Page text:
In 1872, Hiram Codd of London invented and patented a bottle which was made with a marble inside it; the bottle was filled upside down, and the marble was held against a rubber ring by the gas pressure of the carbonated drink, so when you stood the bottle up, the marble stayed sealed at the top.
To open the bottle, you had to hit the marble, this became known as “Codd’s Wallop”. Beamish would like to collect a Codd bottle from every village in the North East.
The chemist is decorated in an older style than photographer’s, looking as if it has changed little since the 1880s, and in parts will appear even older – the replicated building was originally built during the mid-Georgian era.
This means that the interior has heavy, dark, wooden shop fittings with a decoratively fussy, reclaimed hob grate.
Remaking Beamish Project
The museum has landed a £500,000 grant for the Remaking Beamish project from The Garfield Weston Foundation.
This family-founded, grant-making trust supports organisations and activities that want to make a positive impact in the communities in which they work.
The funding will be used to help fund the building of a 1950s town and a Georgian coaching inn where visitors can stay overnight.
Philippa Charles, Chief Executive of the Garfield Weston Foundation, said: “What’s so exciting about the scheme is the wide-ranging social and economic benefits it will create for communities in the North East – from involving local people in the design and development of the new exhibits to creating 95 new jobs on completion and supporting 50 apprenticeships.”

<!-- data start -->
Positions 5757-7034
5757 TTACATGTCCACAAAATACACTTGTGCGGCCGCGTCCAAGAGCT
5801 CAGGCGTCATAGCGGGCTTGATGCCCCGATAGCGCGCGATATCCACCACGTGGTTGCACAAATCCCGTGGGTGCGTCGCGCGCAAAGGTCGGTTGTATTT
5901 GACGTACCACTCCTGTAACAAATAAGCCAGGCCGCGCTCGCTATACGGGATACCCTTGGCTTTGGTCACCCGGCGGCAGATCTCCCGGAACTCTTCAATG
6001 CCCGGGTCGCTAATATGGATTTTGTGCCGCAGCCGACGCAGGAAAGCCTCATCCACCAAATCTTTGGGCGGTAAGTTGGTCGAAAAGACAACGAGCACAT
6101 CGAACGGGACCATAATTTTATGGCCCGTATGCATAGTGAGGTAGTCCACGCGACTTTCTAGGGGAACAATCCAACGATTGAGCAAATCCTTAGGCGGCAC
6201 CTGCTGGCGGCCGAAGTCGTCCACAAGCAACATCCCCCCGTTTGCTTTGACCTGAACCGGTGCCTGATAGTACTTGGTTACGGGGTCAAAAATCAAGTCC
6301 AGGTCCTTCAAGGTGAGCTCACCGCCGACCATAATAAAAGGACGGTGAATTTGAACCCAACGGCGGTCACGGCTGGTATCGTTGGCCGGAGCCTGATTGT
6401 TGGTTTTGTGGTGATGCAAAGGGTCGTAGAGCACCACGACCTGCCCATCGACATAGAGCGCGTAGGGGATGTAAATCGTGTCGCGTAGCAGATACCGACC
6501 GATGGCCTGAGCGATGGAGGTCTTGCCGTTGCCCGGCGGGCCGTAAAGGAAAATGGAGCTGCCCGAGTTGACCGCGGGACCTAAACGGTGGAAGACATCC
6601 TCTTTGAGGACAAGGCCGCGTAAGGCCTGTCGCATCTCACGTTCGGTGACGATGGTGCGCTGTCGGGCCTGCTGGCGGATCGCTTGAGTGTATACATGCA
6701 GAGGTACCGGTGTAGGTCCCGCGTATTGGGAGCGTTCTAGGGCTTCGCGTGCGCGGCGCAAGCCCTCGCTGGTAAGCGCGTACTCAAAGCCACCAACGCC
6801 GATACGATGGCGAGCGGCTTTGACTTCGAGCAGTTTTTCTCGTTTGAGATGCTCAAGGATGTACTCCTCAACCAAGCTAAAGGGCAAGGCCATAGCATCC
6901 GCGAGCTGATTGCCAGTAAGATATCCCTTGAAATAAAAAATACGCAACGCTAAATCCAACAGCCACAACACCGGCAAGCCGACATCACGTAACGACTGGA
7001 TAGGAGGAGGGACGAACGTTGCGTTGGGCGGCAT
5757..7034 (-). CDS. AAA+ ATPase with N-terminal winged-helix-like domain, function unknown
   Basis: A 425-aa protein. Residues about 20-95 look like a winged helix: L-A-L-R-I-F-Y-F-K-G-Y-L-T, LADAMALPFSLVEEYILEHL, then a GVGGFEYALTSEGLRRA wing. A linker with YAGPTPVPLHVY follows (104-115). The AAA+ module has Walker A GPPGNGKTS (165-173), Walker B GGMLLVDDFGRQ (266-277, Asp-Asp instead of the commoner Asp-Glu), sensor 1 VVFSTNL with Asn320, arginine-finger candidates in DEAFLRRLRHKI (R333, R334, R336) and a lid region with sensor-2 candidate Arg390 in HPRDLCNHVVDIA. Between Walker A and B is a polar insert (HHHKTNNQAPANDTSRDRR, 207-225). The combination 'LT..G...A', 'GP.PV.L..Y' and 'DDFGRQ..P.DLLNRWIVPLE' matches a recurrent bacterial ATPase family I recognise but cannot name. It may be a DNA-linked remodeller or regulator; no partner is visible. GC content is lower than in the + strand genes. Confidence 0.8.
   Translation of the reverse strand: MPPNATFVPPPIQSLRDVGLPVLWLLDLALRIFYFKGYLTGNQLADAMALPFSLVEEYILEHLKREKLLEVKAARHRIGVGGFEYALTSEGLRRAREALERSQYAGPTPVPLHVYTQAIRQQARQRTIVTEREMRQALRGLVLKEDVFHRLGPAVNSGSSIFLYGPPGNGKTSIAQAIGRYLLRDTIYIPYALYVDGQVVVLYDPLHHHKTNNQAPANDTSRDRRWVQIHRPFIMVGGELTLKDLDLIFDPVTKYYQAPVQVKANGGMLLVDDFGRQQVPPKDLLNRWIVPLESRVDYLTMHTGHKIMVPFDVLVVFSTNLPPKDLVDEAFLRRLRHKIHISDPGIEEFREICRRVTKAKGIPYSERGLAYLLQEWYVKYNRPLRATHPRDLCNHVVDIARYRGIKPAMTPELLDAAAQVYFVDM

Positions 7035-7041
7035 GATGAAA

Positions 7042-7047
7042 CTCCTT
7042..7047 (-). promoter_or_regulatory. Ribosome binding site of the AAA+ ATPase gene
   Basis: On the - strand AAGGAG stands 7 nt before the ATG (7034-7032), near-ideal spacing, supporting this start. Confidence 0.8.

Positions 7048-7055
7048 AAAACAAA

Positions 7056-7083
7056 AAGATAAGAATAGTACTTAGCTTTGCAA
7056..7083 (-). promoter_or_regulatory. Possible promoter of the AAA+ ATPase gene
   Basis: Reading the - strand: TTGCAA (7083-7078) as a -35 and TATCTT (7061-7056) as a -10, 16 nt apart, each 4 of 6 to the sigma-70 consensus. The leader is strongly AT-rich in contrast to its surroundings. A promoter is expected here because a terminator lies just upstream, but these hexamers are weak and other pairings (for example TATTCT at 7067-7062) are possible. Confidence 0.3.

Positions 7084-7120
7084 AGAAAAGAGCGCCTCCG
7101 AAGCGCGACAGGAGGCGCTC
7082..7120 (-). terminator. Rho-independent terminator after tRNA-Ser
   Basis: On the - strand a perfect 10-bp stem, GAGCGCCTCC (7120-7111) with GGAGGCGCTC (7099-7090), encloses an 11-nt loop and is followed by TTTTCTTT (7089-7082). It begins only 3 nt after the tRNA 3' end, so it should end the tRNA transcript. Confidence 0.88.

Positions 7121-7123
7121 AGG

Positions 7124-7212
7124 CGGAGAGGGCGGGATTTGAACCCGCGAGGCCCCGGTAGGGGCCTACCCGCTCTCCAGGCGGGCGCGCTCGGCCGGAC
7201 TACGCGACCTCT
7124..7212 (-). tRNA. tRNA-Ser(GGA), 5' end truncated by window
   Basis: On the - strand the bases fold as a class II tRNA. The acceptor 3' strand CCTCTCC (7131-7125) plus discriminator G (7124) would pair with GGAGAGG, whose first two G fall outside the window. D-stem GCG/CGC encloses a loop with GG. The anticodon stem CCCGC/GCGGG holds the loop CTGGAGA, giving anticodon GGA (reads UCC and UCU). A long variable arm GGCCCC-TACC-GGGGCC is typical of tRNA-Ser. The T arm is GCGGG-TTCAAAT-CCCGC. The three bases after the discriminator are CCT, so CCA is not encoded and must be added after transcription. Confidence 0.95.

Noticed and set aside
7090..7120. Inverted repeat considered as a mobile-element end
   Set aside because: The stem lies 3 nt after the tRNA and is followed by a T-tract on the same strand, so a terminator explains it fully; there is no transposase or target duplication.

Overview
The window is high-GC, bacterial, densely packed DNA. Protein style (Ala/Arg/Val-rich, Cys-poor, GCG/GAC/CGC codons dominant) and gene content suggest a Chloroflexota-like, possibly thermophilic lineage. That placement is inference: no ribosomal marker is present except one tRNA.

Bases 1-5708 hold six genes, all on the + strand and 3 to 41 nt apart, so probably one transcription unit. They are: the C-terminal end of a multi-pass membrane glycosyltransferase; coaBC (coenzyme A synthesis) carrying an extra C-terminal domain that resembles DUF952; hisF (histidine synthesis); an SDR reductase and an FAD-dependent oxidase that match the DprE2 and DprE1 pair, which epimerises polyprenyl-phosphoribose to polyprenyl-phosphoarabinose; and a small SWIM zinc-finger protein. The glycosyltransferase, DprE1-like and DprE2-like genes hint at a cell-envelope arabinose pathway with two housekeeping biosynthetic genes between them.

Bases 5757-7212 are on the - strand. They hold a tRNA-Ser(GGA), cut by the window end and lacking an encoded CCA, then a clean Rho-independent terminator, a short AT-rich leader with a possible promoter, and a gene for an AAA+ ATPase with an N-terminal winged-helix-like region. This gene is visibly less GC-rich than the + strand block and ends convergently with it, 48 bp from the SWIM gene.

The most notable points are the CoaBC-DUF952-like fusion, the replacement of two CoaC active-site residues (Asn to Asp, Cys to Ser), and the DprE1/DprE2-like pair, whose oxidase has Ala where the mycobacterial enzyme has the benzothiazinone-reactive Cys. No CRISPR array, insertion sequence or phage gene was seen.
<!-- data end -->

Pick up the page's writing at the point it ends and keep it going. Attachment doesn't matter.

The £17million Remaking Beamish project features a 1950s Town, including a police house, café, shops, a cinema and a recreation area. The Homes for Memory project will provide a dedicated centre in rebuilt Aged Miners’ Homes.
North Pennines upland farm Spainsfield will be moved to the museum, brick by brick.
A trolley bus system and restored buses will transport visitors to the 1950s area with a new depot.
The 1820s: Blacksmith, potter and candle maker. A Georgian coaching inn will look at the heritage of droving, horse-keeping, hospitality, postal service and the coaching industry. The inn will cater for overnight stays.
Some of the buildings will be moved to the museum, while others will be replicas of buildings from around the region.
Pitman’s Academy artist’s studio donated
The studio of an acclaimed County Durham artist has been donated to Beamish Museum.
Norman Cornish died, aged 94, in August 2014 and his family has given the studio from his Spennymoor home to the museum, including dozens of unfinished works, his chair, easels, paint pots, brushes and other objects.
He was the last surviving painter from the Spennymoor Settlement, which became known as the Pitman’s Academy.
Some of the objects, including replicas of his unfinished work, are on display in the Open Stores in the Museum’s Regional Resource Centre.
Beamish already has the Berriman’s chip van, which features in a number of Norman’s paintings.
The museum has been given up to 100 unfinished paintings, ranging from A4 size to about 3ftx5ft, and pencil and charcoal sketches.
Sunderland cinema donated
A cinema from Sunderland will be moved brick by brick and rebuilt at Beamish Museum in its planned 1950s Town.
The former Grand Electric Cinema, in Ryhope, has been donated by owners Angela and Gary Hepple. It will screen films, newsreels and period adverts and up to 600 cinema seats are being donated from the former Palladium Cinema in Claypath, Durham, by Student Castle, which is working with NLP Planning.
The Ryhope cinema was built in 1912 and closed in the 1960s before becoming a bingo hall. The rebuilt cinema will use a 1930s projector from Durham University.
Beamish is keen to hear people’s memories of the cinema. Contact Geraldine Straker, Remaking Beamish project officer, tel. 0191 370 4060 or email: firstname.lastname@example.org